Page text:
The Biden administration began implementing a ban on surprise billing practices on Thursday, a step toward putting an end to unexpected charges to patients for costly healthcare services such as air ambulance rides.
“This latest guidance reinforces the law’s important protections for patients facing medical emergencies, including situations where notice and consent procedures would not apply so that patients don’t become victims of a surprise bill at their most vulnerable moments,” said the lobbying group Coalition Against Surprise Medical Billing, which represents major healthcare trade groups, such as America’s Health Insurance Plans and the Blue Cross Blue Shield Association.
The Department of Health and Human Services announced the rule to ban surprise billing for nonemergency and emergency services, such as air ambulance rides, which are among the most costly services for patients, often amounting to tens of thousands of dollars. Even if their insurance plans partially cover the costs of an air ambulance ride, patients would be responsible for covering the balance of their bill. In fact, the median price of an air ambulance service in 2017 was about $ 36,000, according to the Government Accountability Office.
That $ 36,000 price tag can go far higher, though, as Amy Thompson of Montana learned after her infant daughter had to be airlifted to Seattle Children’s Hospital 600 miles away because she was going into heart failure, Kaiser Health News reported. Thompson’s insurance covered the cost of her daughter’s care, except for the air ambulance ride. That bill came to $ 56,000.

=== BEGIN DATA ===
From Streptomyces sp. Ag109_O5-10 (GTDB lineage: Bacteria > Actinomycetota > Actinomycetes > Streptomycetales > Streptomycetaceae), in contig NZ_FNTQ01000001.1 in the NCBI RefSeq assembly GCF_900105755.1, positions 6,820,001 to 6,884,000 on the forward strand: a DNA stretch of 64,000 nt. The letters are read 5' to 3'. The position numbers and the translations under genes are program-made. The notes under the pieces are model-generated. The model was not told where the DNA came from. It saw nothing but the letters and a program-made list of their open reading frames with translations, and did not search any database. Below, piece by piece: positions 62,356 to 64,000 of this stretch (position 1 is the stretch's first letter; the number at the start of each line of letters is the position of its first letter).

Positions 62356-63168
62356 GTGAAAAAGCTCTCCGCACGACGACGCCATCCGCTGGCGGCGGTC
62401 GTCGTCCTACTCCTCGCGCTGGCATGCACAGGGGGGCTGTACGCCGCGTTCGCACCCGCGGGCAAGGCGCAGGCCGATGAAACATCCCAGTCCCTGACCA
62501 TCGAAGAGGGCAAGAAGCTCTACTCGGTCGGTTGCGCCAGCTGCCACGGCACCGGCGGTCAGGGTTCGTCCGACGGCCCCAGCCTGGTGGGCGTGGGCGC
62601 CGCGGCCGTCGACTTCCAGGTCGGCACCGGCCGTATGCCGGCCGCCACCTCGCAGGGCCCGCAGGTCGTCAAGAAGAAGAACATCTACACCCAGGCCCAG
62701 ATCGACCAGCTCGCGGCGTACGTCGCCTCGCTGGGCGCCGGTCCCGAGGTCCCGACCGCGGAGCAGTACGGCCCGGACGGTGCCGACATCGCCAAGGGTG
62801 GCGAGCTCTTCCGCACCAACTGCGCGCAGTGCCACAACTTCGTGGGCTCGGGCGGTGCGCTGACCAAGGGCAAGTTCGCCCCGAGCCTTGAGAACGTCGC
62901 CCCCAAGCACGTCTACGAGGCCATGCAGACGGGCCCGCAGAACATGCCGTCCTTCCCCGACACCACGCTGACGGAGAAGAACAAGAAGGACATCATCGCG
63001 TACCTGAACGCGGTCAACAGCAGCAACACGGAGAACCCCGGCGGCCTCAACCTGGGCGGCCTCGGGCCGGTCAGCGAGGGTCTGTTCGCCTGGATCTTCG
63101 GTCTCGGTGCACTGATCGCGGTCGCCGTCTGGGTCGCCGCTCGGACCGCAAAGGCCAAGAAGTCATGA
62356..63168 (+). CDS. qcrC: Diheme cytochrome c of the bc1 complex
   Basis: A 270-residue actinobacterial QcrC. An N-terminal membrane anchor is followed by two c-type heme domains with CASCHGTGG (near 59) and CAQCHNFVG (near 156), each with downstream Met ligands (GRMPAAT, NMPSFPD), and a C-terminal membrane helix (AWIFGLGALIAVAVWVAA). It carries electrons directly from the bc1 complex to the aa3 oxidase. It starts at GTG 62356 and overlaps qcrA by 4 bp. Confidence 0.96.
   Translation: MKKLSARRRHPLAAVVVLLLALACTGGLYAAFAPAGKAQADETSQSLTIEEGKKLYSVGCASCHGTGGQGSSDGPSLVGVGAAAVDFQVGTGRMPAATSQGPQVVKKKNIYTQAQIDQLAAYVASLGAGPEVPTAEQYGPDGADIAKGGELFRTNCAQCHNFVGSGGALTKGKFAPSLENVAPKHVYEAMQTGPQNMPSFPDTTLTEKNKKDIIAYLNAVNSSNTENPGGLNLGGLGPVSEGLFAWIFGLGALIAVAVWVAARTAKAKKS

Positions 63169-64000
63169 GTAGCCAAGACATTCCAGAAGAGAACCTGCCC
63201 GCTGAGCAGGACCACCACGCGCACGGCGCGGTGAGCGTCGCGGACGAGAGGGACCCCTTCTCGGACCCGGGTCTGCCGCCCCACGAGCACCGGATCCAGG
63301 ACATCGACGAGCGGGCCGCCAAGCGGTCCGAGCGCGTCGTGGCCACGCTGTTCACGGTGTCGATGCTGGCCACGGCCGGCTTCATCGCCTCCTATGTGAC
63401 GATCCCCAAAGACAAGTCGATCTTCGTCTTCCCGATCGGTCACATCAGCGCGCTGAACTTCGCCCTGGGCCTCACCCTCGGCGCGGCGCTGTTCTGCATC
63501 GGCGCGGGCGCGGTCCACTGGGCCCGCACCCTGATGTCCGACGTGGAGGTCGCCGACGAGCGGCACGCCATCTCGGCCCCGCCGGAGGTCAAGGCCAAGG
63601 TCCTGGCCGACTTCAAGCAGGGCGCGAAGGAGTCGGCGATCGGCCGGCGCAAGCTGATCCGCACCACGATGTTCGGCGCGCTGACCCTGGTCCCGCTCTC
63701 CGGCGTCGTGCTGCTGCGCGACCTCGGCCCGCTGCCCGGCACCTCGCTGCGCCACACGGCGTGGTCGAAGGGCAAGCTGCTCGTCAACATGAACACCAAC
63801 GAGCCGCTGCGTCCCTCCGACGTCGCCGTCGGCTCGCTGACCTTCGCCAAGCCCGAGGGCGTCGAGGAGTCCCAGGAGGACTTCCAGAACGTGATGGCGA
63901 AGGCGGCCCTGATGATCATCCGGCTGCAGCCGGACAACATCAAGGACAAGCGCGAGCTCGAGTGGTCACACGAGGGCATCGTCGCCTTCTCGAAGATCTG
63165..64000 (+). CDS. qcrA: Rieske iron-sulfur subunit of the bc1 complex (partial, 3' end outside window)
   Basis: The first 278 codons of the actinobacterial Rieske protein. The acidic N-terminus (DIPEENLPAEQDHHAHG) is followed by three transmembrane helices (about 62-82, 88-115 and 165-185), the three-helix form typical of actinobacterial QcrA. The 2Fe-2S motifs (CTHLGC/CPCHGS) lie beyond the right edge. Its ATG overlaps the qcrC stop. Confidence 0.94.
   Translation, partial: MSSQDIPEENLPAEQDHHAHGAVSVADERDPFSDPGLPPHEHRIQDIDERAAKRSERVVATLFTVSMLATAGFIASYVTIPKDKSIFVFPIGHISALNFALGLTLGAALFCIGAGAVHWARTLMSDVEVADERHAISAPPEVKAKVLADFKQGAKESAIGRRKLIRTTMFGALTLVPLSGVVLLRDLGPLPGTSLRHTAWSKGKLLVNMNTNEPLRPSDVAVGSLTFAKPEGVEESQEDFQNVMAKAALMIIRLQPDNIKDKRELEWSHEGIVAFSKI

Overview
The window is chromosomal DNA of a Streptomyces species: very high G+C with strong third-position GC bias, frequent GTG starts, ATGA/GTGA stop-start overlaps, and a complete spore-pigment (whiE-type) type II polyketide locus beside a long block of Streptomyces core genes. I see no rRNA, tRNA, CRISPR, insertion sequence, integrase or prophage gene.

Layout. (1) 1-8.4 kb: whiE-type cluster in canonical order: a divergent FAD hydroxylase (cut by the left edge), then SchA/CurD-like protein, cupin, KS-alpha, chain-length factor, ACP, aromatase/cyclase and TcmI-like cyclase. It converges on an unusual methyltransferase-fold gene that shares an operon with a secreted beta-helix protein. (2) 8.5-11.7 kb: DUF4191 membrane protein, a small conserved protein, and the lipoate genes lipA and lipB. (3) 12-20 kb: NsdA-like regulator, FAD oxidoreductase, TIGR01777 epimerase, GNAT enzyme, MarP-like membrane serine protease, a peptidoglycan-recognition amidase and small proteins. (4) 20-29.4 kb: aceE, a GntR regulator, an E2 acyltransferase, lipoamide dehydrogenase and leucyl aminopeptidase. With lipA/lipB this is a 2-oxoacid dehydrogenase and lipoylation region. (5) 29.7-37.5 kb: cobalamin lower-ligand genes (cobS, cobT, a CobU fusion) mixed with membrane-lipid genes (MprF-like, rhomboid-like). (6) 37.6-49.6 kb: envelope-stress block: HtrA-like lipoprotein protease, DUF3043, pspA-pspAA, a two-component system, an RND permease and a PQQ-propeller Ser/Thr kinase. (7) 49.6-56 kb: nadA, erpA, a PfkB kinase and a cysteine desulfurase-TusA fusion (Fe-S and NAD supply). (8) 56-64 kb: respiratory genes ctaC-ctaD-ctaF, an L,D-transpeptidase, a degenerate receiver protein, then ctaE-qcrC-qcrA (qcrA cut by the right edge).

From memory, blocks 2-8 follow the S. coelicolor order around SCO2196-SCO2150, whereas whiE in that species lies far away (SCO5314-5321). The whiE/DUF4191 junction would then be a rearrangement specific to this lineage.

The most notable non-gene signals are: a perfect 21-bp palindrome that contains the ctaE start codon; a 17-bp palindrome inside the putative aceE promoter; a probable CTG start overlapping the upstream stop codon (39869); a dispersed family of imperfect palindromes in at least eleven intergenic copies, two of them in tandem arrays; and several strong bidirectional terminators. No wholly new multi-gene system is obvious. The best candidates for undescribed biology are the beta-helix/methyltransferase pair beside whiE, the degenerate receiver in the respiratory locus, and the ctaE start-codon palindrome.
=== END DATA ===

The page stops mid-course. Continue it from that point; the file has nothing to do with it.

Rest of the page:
The new rule is the Biden administration’s first step toward implementing a law signed by former President Donald Trump last winter called the No Surprises Act, which would essentially ban unexpected billing practices for most healthcare services. Under the law, healthcare providers will have to negotiate payments for out-of-network services with insurers without involving the patients. Notably, ground ambulance services were excluded from the law, and patients will still be vulnerable to surprise bills.
The No Surprises Act was a product of compromise. The final product included aspects of the 2019 Lower Health Care Costs Act, introduced by Washington Democratic Sen. Patty Murray and former Tennessee Republican Sen. Lamar Alexander. The No Surprises Act also took arbitration language from a 2019 proposal from members of the House Ways and Means Committee, which favored voluntary negotiations between insurers and providers with independent dispute resolution as a backup plan.
The HHS rule issued Thursday will be followed by another outlining a new arbitration procedure that calls for insurers and providers to enter an independent dispute resolution process to resolve the balance of the bill. A third-party arbitrator would take final-offer payment proposals from the insurer and the provider and determine the fairer price based on several factors, such as the insurance plan’s historical median in-network rate for similar healthcare services.
The new rule goes into effect on Jan. 1 next year.